First Belgium, then the EU?

by Gwynne Dyer

Bart de Wever, the Flemish politician who promises the “evolutionary evaporation” of Belgium, is now the political kingmaker in Brussels. The bureaucrats and politicians of the European Union, who also hang out in Brussels, will therefore have a ringside seat for the dismantling of the Belgian state. They should pay close attention, for their own turn may be coming.

De Wever’s New Flemish Alliance won 28 percent of the vote in Dutch-speaking Flanders, the northern half of Belgium, in the national election June 14. Elsewhere that would not be an impressive result, but in the highly fragmented Belgian political system it counts as an avalanche.

A long struggle will now ensue while the many Flemish and Walloon parties struggle to form a coalition with a parliamentary majority. It’s always a struggle, because there is very little by way of shared identity between the Flemish and the French-speaking Walloons. (After the 2007 election, it took 200 days to negotiate a coalition, and then there were three governments in three years.) Belgian politics has reached a state of semi-permanent paralysis.

The project for an independent Flanders is no longer a political pipe dream, but the reaction elsewhere is likely to be a loud Who Cares? So we end up with a separate Flanders and a (reluctantly) independent Wallonia. We can live with that. However, the very thing that is destroying Belgium may also destroy the European Union, or at least drive it back to a much earlier version of itself.

It is customary, when discussing what’s wrong with Belgium, to recite a history lesson about how the French-speaking part, Wallonia, was one of the first industrialized areas in Europe and dominated the Belgian state for over a century. The Flemish always resented their lower status, and after World War II the shoe moved to the other foot.

Wallonia’s smokestack industries were dying, while Flanders got all the new high-tech industry and grew rich. By the 1980s the Flemish were powerful and confident enough to demand and get an extravagantly federal system, but in two key areas they failed. The Walloon political leaders ceded all sorts of powers to the various federal entities, but they managed to keep both taxation and social spending under the control of the central government.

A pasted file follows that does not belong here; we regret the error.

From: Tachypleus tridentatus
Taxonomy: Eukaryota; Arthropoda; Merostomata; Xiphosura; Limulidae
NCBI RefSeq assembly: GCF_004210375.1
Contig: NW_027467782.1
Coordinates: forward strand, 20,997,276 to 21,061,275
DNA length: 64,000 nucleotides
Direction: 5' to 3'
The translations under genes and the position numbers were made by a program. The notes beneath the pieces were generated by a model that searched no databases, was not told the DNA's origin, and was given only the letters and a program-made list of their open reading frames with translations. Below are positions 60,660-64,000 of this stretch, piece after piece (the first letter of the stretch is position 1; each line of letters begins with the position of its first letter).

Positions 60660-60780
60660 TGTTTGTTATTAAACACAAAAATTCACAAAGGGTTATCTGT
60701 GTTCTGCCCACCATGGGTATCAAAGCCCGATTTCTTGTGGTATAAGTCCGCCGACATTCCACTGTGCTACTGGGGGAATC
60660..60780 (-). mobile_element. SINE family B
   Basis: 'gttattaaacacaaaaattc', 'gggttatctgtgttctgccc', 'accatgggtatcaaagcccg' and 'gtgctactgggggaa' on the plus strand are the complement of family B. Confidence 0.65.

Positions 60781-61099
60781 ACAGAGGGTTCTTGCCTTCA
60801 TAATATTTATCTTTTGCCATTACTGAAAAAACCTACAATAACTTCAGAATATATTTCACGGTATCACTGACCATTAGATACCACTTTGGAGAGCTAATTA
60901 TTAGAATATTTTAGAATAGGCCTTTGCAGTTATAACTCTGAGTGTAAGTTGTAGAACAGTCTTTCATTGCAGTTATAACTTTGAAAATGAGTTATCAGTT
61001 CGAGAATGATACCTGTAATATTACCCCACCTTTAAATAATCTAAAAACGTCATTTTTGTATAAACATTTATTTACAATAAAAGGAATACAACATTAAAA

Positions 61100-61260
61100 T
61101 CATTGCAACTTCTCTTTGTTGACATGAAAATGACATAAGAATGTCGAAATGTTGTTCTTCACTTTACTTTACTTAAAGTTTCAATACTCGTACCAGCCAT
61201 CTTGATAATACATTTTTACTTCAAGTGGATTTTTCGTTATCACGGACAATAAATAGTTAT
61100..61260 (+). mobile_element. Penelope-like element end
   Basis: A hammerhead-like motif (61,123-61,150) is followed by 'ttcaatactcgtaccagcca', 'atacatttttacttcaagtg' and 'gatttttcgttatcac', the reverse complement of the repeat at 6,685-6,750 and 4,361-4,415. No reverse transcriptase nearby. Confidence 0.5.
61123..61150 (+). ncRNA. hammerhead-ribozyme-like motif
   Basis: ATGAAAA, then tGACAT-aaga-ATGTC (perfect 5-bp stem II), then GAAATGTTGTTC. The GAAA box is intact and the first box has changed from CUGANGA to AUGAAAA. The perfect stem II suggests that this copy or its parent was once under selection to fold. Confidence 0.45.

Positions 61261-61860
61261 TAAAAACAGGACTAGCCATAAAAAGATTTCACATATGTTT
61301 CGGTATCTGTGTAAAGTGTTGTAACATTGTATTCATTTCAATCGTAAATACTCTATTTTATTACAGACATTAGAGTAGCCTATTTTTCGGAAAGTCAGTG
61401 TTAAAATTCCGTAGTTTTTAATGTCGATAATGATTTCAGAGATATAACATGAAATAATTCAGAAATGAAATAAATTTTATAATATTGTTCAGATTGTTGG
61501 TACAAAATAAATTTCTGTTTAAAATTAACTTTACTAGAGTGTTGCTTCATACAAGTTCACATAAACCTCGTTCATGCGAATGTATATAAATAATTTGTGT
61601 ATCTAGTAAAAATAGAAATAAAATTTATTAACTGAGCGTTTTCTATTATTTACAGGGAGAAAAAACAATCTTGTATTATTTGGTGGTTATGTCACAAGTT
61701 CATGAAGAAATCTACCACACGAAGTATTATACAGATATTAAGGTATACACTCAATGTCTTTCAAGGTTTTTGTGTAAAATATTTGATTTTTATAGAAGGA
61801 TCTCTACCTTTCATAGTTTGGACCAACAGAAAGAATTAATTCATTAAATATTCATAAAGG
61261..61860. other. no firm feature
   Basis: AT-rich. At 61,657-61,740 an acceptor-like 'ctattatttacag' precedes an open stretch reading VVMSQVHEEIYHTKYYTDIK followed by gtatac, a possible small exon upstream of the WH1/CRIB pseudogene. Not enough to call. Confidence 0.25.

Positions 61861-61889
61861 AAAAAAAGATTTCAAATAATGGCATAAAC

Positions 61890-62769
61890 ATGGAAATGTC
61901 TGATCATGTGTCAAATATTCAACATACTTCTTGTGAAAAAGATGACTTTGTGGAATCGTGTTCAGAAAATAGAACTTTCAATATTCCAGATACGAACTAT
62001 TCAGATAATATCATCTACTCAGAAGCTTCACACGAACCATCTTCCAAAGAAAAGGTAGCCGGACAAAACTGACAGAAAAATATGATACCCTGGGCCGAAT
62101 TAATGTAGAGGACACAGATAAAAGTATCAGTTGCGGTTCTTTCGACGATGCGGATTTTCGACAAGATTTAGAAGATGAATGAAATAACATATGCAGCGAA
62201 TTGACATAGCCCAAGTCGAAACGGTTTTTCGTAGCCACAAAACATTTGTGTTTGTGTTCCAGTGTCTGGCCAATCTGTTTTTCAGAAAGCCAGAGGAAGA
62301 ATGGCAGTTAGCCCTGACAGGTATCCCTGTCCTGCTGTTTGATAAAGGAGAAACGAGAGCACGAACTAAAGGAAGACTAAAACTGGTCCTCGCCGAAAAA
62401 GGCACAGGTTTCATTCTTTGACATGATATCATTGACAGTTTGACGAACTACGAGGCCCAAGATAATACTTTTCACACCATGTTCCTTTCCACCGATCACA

So long as the Flemish politicians must negotiate with them about how money is collected and spent, the Walloons can ensure that a big chunk of federal spending is actually transfers of wealth from rich Flanders to poorer Wallonia (where unemployment is twice as high). After a few decades of subsidizing the Walloons, many of the Flemish have concluded that the problem is the central government itself, and that the solution is its abolition.

Now consider the present difficulties of the European Union: most urgently the crisis of the euro currency, but more broadly the growing popular resistance to any further attempts to “broaden” or “deepen” the EU.

Might this be connected to the fact that the richer countries of northern Europe are getting fed up with the huge transfer of resources to southern Europe, and in particular with the way that their common currency has been undermined by the fiscal irresponsibility of the southern members? Of course it is, and it does not bode well for the future of the EU as currently constituted.

The architects of the euro half-understood that rich countries like Germany and France and relatively poor countries like Greece and Portugal need to run their currencies in different ways. The euro, as a one-size-fits-all straitjacket, was therefore a problematic currency from the start, but the elite policymakers who wanted to “deepen” European unity were determined to have it anyway.

They tried to erase the north-south disparity by large transfers of resources from the rich to the poor countries, but that didn’t really change the economic structures and political habits of the poorer, mostly Mediterranean countries — and it awakened a powerful sense of grievance among the rich. Like the Flemish in Belgium, the northern European countries that use the euro are running out of patience.

Large transfers of resources between different regions are possible if people at both ends of the exchange see themselves as part of the same greater enterprise. But the Flemish don’t see themselves in that light — and neither do most ordinary people in the EU.

The “European” identity that has emerged with the growth of the EU in the past half-century is not a mere fantasy, but it is not a deeply rooted, instinctive identity for most people either. The sheer foot-dragging reluctance of the German government to finance the bailout of Greece, even though the euro itself was at risk, is a measure of how deep the rot has gone.

Greece will probably declare bankruptcy in a couple of years, but the euro currency as a whole will survive until the next major recession. It will probably not survive beyond that, however, unless the national economic policies of EU countries can be subordinated to some all-powerful central bank. That is very unlikely to happen.

The euro, it turns out, was probably a step too far. Devised as a means of uniting Europe, it instead threatens to divide it fatally, and all the good that the previous, more modest version of the EU did could be lost.

Gwynne Dyer is a London-based independent journalist whose articles are published in 45 countries.